“This has forced people to turn residential properties and areas into commercial properties hence making them cheaper than those in urban areas which lack parking space,” Balimwezo added.
Abdu-Wahab Nyanzi, an architect, Jr Consultants, says decision for companies to relocate or opt for office space outside the CBD are diverse mainly due to the cost of space.
“The amount of space you get in the suburbs is more compared to the CBD. For example, one can get a full house of 150 square metres for Shs2 million per month in the suburbs while the same money gets your only 12sqm in the city,” Nyanzi explains.
He adds that in the city centre, the inconvenience of traffic and limited parking space complicate it.
For a business that doesn’t need to display or rely on walk-in clients, there is no reason for them to stay in the city centre.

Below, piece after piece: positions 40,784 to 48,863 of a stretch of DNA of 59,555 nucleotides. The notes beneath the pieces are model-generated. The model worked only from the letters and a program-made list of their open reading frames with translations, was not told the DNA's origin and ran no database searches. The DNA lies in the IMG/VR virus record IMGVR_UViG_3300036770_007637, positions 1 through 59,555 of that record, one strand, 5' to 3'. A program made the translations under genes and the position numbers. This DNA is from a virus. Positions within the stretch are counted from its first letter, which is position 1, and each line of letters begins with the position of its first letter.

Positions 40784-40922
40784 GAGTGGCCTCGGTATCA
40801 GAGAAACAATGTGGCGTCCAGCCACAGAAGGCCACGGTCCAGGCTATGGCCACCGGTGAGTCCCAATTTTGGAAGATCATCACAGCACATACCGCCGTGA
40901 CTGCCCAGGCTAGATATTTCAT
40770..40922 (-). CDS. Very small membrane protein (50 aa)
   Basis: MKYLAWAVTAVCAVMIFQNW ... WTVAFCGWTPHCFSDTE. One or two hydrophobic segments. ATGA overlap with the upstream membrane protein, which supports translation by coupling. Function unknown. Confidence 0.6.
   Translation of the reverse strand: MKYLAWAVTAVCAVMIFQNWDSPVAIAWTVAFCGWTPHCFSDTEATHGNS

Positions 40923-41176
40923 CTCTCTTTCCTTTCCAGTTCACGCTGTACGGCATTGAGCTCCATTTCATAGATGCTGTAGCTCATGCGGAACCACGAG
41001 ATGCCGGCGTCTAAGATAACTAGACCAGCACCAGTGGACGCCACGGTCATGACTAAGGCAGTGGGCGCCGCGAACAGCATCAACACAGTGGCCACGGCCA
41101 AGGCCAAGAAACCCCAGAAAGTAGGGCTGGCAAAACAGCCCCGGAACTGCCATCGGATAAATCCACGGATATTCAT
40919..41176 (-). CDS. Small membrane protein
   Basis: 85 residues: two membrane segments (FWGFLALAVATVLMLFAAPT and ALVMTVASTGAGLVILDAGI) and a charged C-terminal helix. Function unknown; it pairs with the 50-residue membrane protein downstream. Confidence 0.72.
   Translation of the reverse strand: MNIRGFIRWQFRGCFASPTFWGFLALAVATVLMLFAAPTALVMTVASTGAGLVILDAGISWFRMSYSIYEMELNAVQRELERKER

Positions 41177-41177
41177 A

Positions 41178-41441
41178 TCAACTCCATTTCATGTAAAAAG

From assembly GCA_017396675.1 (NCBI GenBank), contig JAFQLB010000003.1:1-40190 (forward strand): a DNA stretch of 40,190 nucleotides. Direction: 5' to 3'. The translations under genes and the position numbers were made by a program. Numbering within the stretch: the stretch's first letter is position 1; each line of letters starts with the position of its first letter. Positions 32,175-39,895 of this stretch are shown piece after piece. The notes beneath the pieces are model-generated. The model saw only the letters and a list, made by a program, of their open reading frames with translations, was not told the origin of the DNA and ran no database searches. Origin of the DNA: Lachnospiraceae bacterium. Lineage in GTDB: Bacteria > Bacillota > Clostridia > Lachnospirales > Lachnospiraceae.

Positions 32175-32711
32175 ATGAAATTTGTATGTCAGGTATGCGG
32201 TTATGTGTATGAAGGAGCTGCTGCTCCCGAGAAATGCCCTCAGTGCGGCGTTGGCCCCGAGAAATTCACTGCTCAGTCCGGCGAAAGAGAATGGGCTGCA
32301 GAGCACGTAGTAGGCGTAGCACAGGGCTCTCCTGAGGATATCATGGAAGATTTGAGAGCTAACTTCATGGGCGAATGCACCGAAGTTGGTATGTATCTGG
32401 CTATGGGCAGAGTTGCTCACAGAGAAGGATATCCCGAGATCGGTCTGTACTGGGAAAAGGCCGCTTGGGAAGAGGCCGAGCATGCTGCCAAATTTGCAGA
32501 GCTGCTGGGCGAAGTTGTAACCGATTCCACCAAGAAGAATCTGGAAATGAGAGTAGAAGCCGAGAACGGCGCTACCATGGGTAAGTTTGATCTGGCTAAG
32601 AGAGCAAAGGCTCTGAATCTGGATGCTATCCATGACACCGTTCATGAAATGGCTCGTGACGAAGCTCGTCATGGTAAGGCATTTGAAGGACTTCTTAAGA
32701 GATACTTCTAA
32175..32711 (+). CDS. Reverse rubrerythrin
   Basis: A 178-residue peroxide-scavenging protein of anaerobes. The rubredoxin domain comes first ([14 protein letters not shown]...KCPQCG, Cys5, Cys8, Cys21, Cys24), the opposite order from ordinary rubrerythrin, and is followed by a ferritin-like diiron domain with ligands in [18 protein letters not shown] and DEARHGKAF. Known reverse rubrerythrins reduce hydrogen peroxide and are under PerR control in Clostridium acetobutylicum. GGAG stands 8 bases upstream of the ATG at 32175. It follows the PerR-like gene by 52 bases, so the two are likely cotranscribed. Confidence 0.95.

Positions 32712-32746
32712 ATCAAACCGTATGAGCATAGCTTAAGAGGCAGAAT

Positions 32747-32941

“Businesses are working smarter, relying on the virtual market and the more dependable courier network today to move goods,” he notes, adding that trading online is taking root.
Adapting to trends
Explaining the new shift in office space, Nyanzi notes that this trend of events suggests that developers should be advising clients on the new ways of developing property.
He says: “The kind of development one sets up in a radius of 20Km from the CBD should be looked at critically.”
In addition, the architect should ensure that such a development shall remain relevant to the trends at least 20 years later.
On the other hand, Nyanzi says that architects need to have critical analysis on the state of the CBD because the city authority is making a lot of changes that are affecting the way people experience the city.
For example, the flyovers, the pedestrian avenues, the Sunday street markets and more are aspects that architects have to consider when designing.
He notes that architects should also already be looking at ways of keeping the CBD relevant and alive.
“The city needs to remain attractive to a variety of people in whatever way. It cannot be left to buses and trucks picking goods,” Nyanzi says, adding that it is the duty of architects to design spaces that shall give life to the CBD in future.